A sunrise to savour.
When we are on the road we tend to follow the circadian rhythms of each day.
Up with the sun and to rest when the sun sets.
The absence of internet access reduces the temptation to look at a screen.
We have a long ride today.
The first few km are through dusty 'streets' near the university in Dongola.
Across the Nile bridge
And off we go.
The road is very good.
There are very few stopping places along the way.
At the first road house we have tea.
The husband is happy for me to take his photograph in the kitchen but not one of his wife who is at her tea and coffee making console, fanning a charcoal fire and choosing tea leaves or coffee for each customer.
Our route takes us along the Nile for about 350km and then we turn east toward Khartoum.
In the middle of the desert we spot some buses parked by a road house.
We arrive in spectacular fashion as Orlanda has a lie down in the soft sand.
I have enough presence of mind to take a photo, then I realise my ribs are sore.
Dick tells me that he deliberately chose a soft sandy landing.
Some young men come and help lift Orlanda.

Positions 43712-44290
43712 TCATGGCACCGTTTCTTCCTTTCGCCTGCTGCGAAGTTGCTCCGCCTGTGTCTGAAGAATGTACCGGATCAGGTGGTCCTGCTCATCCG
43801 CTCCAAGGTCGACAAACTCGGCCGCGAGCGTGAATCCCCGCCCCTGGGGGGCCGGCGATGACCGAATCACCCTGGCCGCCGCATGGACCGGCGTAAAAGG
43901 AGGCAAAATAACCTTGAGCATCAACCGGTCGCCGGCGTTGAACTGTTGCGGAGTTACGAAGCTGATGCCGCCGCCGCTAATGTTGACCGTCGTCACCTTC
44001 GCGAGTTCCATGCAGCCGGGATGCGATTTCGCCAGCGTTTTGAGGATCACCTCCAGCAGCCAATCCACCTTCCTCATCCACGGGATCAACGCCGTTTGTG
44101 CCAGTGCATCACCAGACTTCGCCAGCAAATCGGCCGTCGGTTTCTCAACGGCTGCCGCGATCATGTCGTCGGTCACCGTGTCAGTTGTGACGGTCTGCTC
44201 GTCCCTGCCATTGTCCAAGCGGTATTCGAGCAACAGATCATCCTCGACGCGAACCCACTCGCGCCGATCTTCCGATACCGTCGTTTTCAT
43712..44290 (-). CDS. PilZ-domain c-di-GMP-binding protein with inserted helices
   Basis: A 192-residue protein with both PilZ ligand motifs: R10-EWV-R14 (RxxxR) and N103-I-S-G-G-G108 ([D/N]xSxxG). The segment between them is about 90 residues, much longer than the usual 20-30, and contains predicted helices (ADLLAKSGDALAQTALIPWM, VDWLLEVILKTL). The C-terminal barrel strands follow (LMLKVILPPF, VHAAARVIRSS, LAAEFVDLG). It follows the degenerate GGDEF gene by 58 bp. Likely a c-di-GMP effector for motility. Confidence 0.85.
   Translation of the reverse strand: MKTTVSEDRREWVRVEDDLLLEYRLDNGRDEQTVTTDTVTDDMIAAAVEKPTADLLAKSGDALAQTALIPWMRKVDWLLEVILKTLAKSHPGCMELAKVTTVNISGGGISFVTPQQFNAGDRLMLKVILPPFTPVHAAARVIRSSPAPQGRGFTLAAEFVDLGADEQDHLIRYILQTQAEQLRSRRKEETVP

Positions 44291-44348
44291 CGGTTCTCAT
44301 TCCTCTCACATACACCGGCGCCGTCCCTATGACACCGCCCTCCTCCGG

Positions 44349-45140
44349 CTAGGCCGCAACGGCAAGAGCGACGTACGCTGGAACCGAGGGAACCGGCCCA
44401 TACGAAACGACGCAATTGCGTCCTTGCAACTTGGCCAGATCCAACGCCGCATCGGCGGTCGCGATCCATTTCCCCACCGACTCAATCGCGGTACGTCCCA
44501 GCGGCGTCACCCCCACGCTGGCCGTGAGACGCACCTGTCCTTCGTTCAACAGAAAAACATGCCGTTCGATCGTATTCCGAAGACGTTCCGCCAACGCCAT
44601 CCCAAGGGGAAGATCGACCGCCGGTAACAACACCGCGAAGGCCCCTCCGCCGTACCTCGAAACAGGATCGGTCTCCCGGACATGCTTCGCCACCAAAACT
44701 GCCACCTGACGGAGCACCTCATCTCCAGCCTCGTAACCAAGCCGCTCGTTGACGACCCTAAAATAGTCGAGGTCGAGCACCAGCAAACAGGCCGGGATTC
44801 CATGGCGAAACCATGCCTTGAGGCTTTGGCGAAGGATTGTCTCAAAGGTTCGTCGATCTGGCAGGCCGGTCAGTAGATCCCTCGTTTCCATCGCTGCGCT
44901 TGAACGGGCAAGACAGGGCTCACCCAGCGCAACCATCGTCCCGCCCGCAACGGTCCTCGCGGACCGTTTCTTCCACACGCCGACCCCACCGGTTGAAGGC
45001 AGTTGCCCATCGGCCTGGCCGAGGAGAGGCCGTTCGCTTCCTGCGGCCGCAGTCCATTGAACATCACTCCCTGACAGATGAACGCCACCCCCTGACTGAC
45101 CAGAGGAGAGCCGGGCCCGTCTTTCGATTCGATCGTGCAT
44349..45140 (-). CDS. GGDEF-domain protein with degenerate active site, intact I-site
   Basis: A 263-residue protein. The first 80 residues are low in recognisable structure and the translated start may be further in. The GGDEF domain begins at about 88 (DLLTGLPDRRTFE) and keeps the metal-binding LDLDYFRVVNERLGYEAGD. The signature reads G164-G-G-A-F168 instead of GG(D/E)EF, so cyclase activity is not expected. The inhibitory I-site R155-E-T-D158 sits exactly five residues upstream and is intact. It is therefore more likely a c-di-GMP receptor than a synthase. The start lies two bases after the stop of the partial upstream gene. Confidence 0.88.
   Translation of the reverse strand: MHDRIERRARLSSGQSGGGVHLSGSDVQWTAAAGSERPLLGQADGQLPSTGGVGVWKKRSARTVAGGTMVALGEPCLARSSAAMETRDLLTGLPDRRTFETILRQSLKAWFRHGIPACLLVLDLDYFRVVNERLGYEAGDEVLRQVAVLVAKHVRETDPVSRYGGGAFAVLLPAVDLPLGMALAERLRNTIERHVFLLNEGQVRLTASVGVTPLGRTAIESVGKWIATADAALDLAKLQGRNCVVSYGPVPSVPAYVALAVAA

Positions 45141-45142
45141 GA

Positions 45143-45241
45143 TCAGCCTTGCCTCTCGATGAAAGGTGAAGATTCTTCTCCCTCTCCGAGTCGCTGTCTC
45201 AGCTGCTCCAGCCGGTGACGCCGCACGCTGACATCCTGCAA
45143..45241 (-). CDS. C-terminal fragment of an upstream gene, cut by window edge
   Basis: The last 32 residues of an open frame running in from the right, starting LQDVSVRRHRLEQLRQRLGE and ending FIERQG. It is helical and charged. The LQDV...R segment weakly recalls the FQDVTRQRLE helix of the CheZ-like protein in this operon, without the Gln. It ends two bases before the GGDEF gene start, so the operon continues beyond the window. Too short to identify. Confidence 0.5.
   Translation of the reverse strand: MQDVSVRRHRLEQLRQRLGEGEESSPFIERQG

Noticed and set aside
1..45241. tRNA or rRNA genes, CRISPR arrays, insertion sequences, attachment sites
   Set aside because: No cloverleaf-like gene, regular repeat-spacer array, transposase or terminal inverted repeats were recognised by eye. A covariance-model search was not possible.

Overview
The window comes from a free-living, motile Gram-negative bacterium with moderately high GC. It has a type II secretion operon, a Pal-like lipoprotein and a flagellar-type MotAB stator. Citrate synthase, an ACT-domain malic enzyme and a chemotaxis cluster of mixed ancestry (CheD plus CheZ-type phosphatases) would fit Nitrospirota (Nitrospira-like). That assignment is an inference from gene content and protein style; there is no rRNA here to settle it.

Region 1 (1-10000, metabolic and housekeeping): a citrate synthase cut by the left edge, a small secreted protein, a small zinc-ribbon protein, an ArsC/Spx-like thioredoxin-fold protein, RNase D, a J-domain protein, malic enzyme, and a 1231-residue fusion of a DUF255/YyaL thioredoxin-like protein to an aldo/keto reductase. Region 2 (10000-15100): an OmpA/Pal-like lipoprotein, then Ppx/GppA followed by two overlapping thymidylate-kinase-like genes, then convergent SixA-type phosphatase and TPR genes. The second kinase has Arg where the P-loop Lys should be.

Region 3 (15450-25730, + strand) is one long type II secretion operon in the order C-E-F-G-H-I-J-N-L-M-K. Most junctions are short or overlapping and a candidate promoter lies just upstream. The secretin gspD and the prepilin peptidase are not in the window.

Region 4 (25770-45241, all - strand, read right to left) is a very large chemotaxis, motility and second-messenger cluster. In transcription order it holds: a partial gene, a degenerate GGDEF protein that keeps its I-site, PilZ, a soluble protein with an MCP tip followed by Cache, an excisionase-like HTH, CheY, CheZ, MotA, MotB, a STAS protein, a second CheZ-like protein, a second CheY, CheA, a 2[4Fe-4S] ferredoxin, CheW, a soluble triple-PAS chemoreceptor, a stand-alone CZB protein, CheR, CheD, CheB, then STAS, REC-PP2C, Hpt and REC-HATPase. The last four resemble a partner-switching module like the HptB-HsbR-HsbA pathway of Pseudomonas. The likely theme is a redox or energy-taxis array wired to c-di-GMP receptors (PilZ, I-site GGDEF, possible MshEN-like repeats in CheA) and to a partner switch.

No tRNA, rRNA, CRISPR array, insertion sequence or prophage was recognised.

We have a cup of tea and ride away.
Just as well I am a 'southern woman' because there are 200km to ride to Khartoum.
We come across camels crossing the road. They 'own' the road so we treat them with respect.
We need to be alert to camels and to goats.
We arrive in Khartoum.
Markets are often on the outskirts of towns.
There is chaos, abundant chaos...
Buses, tuk tuks, people on donkeys and horses...
And then serenity...
We pull up at out tent for the night, the Corinthia Hotel.
A legacy of Gaddafi's generosity.
Our room overlooks the confluence of the Blue and White Nile rivers.
This ride continues to become a series of visual reminders of stories we read when we were young, documentary films, National Geographic magazine stories...
Most of all it is our story...
as our preconceptions are challenged by our encounters with people, places and cultures we have only ever read about.